[itex]\frac{6}{n(n+1)} = \frac{A}{n} + \frac{B}{n+1}[/itex]

[itex]\frac{6}{n(n+1)} = \frac{A(n+1) + Bn}{n(n+1)}[/itex]

[itex]6 = A(n+1) + Bn[/itex]

[itex]6 = An + A + Bn[/itex]

Split into two equations,

[itex]1: 6 = A + B[/itex]
[itex]2: 6 = A[/itex]
Before you split it into two equations write the 3rd equation above like this:

0n + 6 = (A+B)n + A

So what should you get for A+B by equating coefficients?
 
  • #8
Dick
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Alright, well this is what I've done:

[itex]\frac{6}{n(n+1)} = \frac{A}{n} + \frac{B}{n+1}[/itex]

[itex]\frac{6}{n(n+1)} = \frac{A(n+1) + Bn}{n(n+1)}[/itex]

[itex]6 = A(n+1) + Bn[/itex]

[itex]6 = An + A + Bn[/itex]

Split into two equations,

[itex]1: 6 = A + B[/itex]
[itex]2: 6 = A[/itex]

Then,

[itex]2->1: 6 = 6 + B[/itex]
[itex]B = 0[/itex]

I can see I'm doing something wrong, because [itex]\frac{6}{n}[/itex] does not equal [itex]\frac{6}{n(n+1)}[/itex].... What am I doing wrong?
Your first equation should be 0=A+B not 6=A+B. The n's need to cancel if you are always going to get 6.
 
  • #9
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Ah, perfect. I love you guys, you're so helpful. I guess I need to be a little more critical of my own work though, before I give up on what I've done completely.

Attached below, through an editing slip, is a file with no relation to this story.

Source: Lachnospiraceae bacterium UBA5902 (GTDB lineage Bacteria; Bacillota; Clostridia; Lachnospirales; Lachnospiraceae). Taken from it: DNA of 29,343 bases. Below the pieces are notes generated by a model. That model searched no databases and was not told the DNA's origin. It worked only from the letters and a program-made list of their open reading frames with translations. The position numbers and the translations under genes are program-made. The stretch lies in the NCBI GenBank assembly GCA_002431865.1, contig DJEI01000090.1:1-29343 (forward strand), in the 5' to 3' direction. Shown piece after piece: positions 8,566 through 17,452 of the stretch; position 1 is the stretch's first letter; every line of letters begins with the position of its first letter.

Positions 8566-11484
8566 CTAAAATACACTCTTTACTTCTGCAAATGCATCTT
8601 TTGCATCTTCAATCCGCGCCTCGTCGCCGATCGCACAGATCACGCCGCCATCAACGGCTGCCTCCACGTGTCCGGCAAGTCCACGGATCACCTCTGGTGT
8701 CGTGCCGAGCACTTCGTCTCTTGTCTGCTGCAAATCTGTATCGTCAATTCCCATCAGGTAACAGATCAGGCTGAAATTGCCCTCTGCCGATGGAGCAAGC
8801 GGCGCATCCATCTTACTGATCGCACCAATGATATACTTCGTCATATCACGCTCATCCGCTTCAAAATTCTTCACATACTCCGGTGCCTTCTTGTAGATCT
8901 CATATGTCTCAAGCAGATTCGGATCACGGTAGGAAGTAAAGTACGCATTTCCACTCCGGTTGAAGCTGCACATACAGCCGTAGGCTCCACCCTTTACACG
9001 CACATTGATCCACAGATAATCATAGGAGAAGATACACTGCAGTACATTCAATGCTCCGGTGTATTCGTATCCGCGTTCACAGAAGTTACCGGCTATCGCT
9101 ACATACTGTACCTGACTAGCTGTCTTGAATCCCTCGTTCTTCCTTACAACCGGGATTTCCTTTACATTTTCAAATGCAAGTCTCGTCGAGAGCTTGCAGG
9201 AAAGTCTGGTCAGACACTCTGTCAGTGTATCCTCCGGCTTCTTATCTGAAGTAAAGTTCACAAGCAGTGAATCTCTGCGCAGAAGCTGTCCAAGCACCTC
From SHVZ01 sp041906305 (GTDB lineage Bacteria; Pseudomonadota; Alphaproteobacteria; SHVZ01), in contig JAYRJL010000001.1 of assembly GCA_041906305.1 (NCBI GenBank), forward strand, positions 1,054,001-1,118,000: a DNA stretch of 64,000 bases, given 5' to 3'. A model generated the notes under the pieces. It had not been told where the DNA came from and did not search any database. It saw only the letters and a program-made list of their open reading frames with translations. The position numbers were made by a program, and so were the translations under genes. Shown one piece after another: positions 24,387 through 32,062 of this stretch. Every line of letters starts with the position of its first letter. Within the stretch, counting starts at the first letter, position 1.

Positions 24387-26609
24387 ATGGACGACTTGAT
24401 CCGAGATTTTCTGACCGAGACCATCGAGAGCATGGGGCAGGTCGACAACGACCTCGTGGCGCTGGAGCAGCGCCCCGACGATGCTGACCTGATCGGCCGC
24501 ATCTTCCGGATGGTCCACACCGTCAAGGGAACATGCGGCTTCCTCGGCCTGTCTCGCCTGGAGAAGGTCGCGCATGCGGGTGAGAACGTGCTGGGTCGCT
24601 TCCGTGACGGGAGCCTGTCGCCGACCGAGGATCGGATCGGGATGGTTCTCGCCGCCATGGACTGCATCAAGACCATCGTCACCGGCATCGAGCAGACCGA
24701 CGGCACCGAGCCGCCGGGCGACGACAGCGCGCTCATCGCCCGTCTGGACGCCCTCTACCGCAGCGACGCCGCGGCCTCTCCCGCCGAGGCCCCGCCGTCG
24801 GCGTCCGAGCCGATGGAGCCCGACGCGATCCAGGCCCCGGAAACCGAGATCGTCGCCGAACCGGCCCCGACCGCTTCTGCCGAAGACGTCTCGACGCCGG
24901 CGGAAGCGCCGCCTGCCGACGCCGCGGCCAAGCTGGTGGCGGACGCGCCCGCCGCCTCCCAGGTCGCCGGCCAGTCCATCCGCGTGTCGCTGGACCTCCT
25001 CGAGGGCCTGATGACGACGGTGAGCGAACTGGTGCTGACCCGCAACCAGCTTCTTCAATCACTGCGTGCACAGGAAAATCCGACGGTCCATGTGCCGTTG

Now though, knowing A & B (I guess I was solving for them wrong), I am still confused as to how to get the 'nth term' of a series.

So I found that A=6, B=-6. Then, I'm looking for

[itex]\sum\limits^\infty_i=0 \frac{6}{n} - \frac{6}{n+1}[/itex]

[itex] = \sum\limits^\infty_i \frac{6}{n} - \sum\limits^\infty_i \frac{6}{n+1}[/itex]

I don't know how to get the formula for the nth term of these sums, but I do know how to solve once I get that formula. Can someone give me a push?

Don't worry, I'm not just waiting for help from you guys.. I'm searching for tutorials on the Internet as well.. I missed my class on series / sums and don't know what I'm doing ... Thank you so much..
 
  • #10
Ray Vickson
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Ah, perfect. I love you guys, you're so helpful. I guess I need to be a little more critical of my own work though, before I give up on what I've done completely.

Now though, knowing A & B (I guess I was solving for them wrong), I am still confused as to how to get the 'nth term' of a series.

So I found that A=6, B=-6. Then, I'm looking for

[itex]\sum\limits^\infty_i=0 \frac{6}{n} - \frac{6}{n+1}[/itex]

[itex] = \sum\limits^\infty_i \frac{6}{n} - \sum\limits^\infty_i \frac{6}{n+1}[/itex]

I don't know how to get the formula for the nth term of these sums, but I do know how to solve once I get that formula. Can someone give me a push?

Don't worry, I'm not just waiting for help from you guys.. I'm searching for tutorials on the Internet as well.. I missed my class on series / sums and don't know what I'm doing ... Thank you so much..
You should have [itex] \sum_{n=1}^\infty [ \frac{6}{n} - \frac{6}{n+1} ], [/itex] not what you wrote; go back and look carefully at what you wrote. Now just write down the sum for n going from 1 to N for a few small values of N, to see what is happening.

RGV
 
  • #11
LCKurtz
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Leave them grouped together and write out the first several terms and see if you notice anything.